The gardens I remember the most aren’t always where I expect to find them. On our holiday in Sicily last week, we stopped the car to walk round this massive cemetery. From the road it looked like a row of beach huts so we wanted to know what it was like inside…
But inside it was the care taken by the cemetery gardeners and families to make the place beautiful that was particularly moving, often it was the smallest, gentlest planting that made us stop and think. This was so much about love.
As was the way the silence was broken by birds singing loudly and enthusiastically in the surrounding trees…
So here’s the poem I wrote there. I think I can safely say it’s the first poem I’ve ever written in a cemetery…
Watching my husband text at Scicli Cemetry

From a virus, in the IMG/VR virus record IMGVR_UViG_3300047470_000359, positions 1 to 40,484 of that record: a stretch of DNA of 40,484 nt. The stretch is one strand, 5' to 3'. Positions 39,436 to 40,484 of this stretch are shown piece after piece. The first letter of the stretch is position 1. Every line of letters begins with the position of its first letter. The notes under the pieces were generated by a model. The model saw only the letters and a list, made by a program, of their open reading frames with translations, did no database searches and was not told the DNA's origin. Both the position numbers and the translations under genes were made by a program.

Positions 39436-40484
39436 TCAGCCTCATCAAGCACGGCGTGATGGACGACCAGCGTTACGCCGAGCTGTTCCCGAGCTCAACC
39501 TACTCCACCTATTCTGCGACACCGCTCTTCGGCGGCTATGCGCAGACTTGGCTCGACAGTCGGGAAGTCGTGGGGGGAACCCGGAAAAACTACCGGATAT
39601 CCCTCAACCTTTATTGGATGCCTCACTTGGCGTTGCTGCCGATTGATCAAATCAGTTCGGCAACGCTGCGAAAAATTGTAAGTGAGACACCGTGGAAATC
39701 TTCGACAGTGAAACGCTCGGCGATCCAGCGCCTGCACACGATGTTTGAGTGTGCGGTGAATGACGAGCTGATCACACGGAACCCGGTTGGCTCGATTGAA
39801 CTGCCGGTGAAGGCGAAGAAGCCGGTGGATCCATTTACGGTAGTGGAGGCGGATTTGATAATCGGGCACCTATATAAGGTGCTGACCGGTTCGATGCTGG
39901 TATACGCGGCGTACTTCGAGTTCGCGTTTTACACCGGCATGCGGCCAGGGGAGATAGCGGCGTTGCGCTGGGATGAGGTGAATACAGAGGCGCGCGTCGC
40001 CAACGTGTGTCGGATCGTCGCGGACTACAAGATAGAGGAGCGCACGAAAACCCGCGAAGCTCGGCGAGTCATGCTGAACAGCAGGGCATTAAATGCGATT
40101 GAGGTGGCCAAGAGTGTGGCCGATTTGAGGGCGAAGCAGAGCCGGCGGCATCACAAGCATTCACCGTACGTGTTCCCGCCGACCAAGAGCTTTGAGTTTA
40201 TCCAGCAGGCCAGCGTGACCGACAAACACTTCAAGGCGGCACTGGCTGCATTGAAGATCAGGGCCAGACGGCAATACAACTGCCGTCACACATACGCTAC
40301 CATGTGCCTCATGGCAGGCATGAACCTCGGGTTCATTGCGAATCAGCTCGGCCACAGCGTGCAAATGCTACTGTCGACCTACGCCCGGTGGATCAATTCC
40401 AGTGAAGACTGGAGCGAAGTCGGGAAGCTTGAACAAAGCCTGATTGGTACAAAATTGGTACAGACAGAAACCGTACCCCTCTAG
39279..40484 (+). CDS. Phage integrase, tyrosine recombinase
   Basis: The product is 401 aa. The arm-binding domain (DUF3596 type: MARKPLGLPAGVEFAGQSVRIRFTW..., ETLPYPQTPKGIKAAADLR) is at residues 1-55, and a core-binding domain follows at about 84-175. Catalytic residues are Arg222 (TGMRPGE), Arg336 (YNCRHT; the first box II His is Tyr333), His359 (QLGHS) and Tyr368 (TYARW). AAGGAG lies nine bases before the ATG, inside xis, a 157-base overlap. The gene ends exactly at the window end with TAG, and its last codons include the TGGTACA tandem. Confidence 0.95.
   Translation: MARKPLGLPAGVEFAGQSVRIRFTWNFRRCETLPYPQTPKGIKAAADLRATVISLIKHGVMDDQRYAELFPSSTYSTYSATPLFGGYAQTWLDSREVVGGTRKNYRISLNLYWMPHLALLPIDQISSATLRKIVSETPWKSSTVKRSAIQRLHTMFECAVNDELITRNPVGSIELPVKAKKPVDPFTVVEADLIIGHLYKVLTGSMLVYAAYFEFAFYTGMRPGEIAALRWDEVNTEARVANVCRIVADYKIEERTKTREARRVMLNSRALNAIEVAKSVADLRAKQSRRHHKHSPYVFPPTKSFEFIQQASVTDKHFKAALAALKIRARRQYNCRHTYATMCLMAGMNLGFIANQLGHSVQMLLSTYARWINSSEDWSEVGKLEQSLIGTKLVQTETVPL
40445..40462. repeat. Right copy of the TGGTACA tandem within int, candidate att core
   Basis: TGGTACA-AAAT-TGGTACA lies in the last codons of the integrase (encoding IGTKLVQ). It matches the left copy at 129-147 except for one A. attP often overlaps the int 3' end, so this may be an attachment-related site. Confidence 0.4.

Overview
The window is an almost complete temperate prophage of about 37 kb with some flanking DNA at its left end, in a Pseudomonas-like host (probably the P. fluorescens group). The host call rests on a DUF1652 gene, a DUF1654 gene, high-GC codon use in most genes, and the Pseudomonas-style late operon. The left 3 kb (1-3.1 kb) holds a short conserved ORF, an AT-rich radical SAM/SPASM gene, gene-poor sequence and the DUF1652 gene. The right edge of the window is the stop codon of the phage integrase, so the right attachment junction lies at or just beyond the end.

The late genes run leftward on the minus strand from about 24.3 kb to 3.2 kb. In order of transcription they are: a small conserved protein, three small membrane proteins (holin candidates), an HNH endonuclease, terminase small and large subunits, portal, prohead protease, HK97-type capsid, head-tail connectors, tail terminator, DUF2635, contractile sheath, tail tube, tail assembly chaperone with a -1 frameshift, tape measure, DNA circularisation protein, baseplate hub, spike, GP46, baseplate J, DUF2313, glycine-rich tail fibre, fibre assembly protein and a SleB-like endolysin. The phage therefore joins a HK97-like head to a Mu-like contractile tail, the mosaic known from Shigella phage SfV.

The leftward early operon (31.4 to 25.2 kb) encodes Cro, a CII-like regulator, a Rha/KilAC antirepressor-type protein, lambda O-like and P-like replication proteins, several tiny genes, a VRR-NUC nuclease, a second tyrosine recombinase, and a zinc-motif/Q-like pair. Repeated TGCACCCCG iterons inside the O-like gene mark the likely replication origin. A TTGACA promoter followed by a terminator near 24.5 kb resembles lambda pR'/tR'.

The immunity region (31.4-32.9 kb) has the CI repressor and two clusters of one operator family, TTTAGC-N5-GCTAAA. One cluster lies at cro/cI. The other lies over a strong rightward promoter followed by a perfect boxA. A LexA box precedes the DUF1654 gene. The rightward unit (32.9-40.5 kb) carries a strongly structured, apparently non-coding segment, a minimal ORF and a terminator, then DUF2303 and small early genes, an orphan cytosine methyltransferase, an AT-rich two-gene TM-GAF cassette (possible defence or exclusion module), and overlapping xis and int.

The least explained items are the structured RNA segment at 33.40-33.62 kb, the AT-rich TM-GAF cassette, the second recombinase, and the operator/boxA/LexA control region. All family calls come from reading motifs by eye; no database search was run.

So many roads of the dead to walk down.
I try to hear all their voices but listen
to the birds instead, their small but constant
conversation. Sometimes, in an effort
to make this a heavier memory, I rest my hand
on a gravestone, see a small child’s angel
wrapped in the shadow of a grandmother’s
cross, hope the proximity of a footballing dad
with the teenage cyclist is deliberate,
the fresh wild flowers amongst dusty
plastic roses, a sprig of jasmine
in a water bottle, yews, more yews.
Would I want to be with my mother’s family,
or rest in my husband’s crypt?
My children – no, they’ve no place here,
and I’m at the crossroads looking down
at so much love, so much hope,
when I catch him, my partner in life,
and yes, death too, bent over his phone,
as if any of it really mattered
when our lives are so free, being temporary,
and he’s laughing at a joke that I know
he’s already planning to tell me later,
and still, still, the birds sing on.